An arm of Spain’s Iberdrola SA (IBDRY, IBE.MC) has suspended planning for new wind farms in the U.S., an executive said Wednesday, anticipating that Congress may not extend a popular tax credit for the industry.
Rich Glick, vice president of government affairs for Iberdrola Renewables, also predicted Wednesday that there would be “close to zero” megawatts of wind power built in the U.S. in 2013 if the credit isn’t extended soon. “This is a really urgent situation,” he told congressional staffers at a briefing here.
The statement came as lawmakers consider whether to extend the credit in coming weeks as part of a broader legislative deal to give payroll tax breaks to U.S. workers. If the wind provision isn’t included in that bill, which is expected to be voted on next month, it might not be considered again until after the November elections, when Congress is next expected to take up tax issues.
Wind farms that are producing electricity by the end of this year can claim the credit, and industry observers say 2012 could be a record year for wind installations as developers race to complete projects before the deadline.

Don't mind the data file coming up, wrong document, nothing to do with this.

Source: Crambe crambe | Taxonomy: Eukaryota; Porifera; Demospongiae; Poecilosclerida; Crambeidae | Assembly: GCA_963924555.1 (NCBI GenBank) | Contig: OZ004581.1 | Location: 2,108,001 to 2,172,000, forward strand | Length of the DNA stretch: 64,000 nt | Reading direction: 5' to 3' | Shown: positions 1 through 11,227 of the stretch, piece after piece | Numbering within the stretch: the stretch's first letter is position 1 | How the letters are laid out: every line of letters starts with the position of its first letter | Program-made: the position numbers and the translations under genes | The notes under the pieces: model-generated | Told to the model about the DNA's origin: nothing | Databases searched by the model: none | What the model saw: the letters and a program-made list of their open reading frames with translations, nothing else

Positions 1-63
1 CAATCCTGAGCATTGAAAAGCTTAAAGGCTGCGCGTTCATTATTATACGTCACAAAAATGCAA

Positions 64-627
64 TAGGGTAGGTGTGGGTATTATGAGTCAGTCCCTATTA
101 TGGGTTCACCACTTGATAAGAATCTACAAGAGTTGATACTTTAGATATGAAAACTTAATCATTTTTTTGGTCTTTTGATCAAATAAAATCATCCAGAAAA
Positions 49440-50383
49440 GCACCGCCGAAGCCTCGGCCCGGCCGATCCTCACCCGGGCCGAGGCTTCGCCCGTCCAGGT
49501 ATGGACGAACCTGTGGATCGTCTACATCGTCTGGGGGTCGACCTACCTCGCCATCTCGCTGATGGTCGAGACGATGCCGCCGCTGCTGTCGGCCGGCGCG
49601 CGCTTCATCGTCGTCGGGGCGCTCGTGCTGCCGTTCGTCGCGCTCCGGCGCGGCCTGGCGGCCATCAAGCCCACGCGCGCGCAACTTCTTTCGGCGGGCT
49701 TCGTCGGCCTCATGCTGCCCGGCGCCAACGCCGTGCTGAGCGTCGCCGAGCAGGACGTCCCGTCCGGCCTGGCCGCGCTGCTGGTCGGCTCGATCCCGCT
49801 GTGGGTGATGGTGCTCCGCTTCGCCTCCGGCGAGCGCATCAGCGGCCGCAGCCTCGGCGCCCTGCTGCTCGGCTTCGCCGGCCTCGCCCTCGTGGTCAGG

But the wind industry is scaling back future plans now because it takes years to plan a project and they can’t count on any future tax credits.
“Anything we can’t build in 2012, we’ve pretty much suspended operations on,” Iberdrola’s Glick said Wednesday. He also projected that wind manufacturers would start ramping down production during the third quarter of 2012 without extension tax credit.
“If we don’t get on that train at the end of February, it’s going to be a dry spell,” said Joe Baker, chief executive of Acciona Wind Power North America, referring to the tax bill that Congress could pass next month. Acciona Wind Power North America is part of Spain-based Acciona SA (ANA.MC).
Baker said the company’s turbine assembly facility in Iowa might be able to keep its workforce at about 125 without the credit by shipping the turbines to wind farms in Canada, Mexico, or elsewhere. But it could be ramping up production and hiring more people if the credit were still in place, he said.
The American Wind Energy Association and other trade groups support a bill that would extend the credit by four years. Senate Majority Leader Harry Reid (D., Nev.) said Tuesday the tax credit is “extremely important” and “job-creating” and suggested it should be part of ongoing negotiations on the payroll tax.
But there are competing energy policy priorities in those talks. On Tuesday one negotiator for House Republicans, Rep. Fred Upton (R., Mich.), said provisions to delay enforcement of Environmental Protection Agency rule on industrial boiler emissions and to expedite the approval of the cross-border Keystone XL oil pipeline from Canada should also be part of the deal. Many Senate Democrats oppose both of those provisions.
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